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Disrupting Qualitative Inquiry

Possibilities and Tensions in Educational Research

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Ruth Nicole Brown, Rozana Carducci and Candace R. Kuby

Disrupting Qualitative Inquiry is an edited volume that examines the possibilities and tensions encountered by scholars who adopt disruptive qualitative approaches to the study of educational contexts, issues, and phenomena. It presents a collection of innovative and intellectually stimulating chapters which illustrate the potential for disruptive qualitative research perspectives to advance social justice aims omnipresent in educational policy and practice dialogues. The book defines «disruptive» qualitative methodologies and methods in educational research as processes of inquiry which seek to:
1) Disrupt traditional notions of research roles and relationships
2) Disrupt dominant approaches to the collection and analysis of data
3) Disrupt traditional notions of representing and disseminating research findings
4) Disrupt rigid epistemological and methodological boundaries
5) Disrupt disciplinarily boundaries and assumptive frameworks of how to do educational research
Scholars and graduate students interested in disrupting traditional approaches to the study of education will find this book of tremendous value. Given the inclusion of both research examples and reflective narratives, this book is an ideal text for adoption in introductory research design seminars as well as advanced courses devoted to theoretical and practical applications of qualitative and interpretive methodologies.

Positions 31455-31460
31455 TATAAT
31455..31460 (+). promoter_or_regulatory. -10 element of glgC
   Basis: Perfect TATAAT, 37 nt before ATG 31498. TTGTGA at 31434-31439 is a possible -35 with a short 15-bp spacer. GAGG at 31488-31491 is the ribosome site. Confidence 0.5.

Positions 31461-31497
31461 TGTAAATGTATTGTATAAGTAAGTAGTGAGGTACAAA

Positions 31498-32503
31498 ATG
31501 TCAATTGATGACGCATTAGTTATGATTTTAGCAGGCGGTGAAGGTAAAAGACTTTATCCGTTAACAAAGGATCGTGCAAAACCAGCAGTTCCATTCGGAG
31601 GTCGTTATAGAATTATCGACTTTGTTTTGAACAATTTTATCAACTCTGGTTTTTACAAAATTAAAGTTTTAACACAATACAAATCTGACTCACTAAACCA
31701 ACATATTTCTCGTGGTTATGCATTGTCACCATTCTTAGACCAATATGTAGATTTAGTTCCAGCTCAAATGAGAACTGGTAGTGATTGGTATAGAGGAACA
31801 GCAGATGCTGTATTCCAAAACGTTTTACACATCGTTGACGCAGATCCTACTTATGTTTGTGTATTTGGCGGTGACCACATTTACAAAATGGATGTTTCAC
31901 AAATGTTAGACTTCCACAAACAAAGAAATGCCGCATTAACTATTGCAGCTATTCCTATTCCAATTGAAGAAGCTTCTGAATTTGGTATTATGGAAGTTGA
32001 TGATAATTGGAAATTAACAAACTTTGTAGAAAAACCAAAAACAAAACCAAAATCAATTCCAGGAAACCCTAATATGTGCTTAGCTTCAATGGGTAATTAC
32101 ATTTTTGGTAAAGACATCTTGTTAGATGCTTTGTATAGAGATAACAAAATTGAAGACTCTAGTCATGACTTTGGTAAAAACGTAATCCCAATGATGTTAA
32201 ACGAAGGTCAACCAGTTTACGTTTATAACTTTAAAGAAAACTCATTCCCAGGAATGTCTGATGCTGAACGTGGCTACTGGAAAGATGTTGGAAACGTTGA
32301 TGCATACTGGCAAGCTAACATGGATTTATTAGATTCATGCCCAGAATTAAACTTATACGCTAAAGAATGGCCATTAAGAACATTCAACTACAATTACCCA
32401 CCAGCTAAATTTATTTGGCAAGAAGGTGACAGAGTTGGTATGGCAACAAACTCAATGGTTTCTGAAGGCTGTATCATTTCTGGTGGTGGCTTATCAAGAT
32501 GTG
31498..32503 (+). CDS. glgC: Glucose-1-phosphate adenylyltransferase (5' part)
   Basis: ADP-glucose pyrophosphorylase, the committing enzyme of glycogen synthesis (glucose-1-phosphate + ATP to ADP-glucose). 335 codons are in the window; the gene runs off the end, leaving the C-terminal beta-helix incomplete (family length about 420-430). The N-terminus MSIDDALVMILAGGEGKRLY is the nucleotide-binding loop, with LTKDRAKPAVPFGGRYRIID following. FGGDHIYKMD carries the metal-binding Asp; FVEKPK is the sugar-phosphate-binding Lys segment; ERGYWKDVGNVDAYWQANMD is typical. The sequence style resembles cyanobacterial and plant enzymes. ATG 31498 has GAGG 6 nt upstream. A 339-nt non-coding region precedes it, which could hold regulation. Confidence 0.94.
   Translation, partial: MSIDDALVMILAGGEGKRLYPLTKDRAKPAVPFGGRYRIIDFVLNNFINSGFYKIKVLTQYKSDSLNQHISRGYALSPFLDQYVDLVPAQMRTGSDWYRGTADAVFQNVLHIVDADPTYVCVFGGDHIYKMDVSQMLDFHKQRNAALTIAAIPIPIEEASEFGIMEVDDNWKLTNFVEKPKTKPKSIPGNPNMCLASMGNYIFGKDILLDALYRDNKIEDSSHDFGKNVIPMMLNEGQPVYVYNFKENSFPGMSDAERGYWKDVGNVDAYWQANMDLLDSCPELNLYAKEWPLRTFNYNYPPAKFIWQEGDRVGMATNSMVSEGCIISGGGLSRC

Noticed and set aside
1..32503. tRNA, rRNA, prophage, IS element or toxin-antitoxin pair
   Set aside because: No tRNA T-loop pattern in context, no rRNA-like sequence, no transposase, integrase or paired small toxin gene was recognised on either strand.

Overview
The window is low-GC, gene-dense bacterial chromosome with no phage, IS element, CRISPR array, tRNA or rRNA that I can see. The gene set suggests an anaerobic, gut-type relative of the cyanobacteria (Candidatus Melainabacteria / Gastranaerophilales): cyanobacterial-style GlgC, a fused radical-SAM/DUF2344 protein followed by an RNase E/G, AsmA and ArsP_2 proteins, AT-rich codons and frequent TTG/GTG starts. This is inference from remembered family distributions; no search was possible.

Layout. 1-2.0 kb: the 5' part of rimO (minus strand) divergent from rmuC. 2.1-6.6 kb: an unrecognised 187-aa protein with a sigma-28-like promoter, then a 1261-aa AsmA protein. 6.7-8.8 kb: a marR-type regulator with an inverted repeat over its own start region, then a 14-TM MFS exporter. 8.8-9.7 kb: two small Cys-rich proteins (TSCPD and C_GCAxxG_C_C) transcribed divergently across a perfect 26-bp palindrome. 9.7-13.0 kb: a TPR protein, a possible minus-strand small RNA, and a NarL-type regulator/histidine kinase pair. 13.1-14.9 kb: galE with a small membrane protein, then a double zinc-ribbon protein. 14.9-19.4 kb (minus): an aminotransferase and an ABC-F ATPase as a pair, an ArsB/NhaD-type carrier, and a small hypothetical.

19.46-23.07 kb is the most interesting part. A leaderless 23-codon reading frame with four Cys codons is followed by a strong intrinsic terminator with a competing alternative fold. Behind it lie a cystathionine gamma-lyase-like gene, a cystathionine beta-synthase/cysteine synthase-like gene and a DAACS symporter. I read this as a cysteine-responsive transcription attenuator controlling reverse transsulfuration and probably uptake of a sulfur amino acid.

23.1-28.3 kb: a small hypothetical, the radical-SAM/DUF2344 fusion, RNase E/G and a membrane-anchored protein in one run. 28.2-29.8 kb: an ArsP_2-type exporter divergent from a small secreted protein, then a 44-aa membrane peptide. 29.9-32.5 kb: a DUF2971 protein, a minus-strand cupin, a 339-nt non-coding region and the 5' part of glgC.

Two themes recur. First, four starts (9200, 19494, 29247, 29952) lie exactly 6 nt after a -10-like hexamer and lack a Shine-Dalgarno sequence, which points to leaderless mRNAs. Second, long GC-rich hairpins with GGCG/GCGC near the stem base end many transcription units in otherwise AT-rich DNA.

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Acknowledgments

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Disruption and I go way back. Mariama Sesay and Tiffany Davis have been my best friends since forever, and together we became skilled in rule-breaking and resistance. I received superior training in positivist, interpretivist, and arts-based methods from masters of their craft, including political scientist/methodologist Martha Feldman, political scientist/organizer Greg Markus, filmmaker Carol Jacobsen, anthropologist Ruth Behar, playwright OyamO, director Glenda Dickerson, and drama professor Mbala Soka Di Nkanga. Charlie Vanover and I took many courses together, and it’s been an honor to remain friends and colleagues as we continue to write and perform our research. I am thankful to those who give me support and mentorship, Chantal Nadeau, Siobhan Somerville, Yoon Pak, Adrienne Dixson, Mary Weems, James Anderson, and Chris Span. I would not be able to bare the cost of doing disruptive methods if it were not for my colleagues and friends, Christina DeNicolo, Aisha Durham, Melynda Price, Mimi Nguyen, Fiona Ngô, Dustin Allred, Soo Ah Kwon, Lisa Cacho, David Coyoca, Isabel Molina-Guzmán, Ian Sprandel, Steve Hocker, Zenzele Isoke, Karen Flynn, Will Mitchell, Bettina Love, Roxana Marachi, Michelle Tellez, Dorian Warren, Ferentz LaFargue, Robin Hayes, Amy Cabrera Rasmussen, and K. Nicola Williams. I am full of gratitude for those who have done, continue to do, and will do SOLHOT! Chamara Kwayke and Candy Taaffe thank you for walking the talk with me. To every student who has taken my Revolutionary Acts course, thank you for breaking routine to engage fully disruptive inquiry. May...

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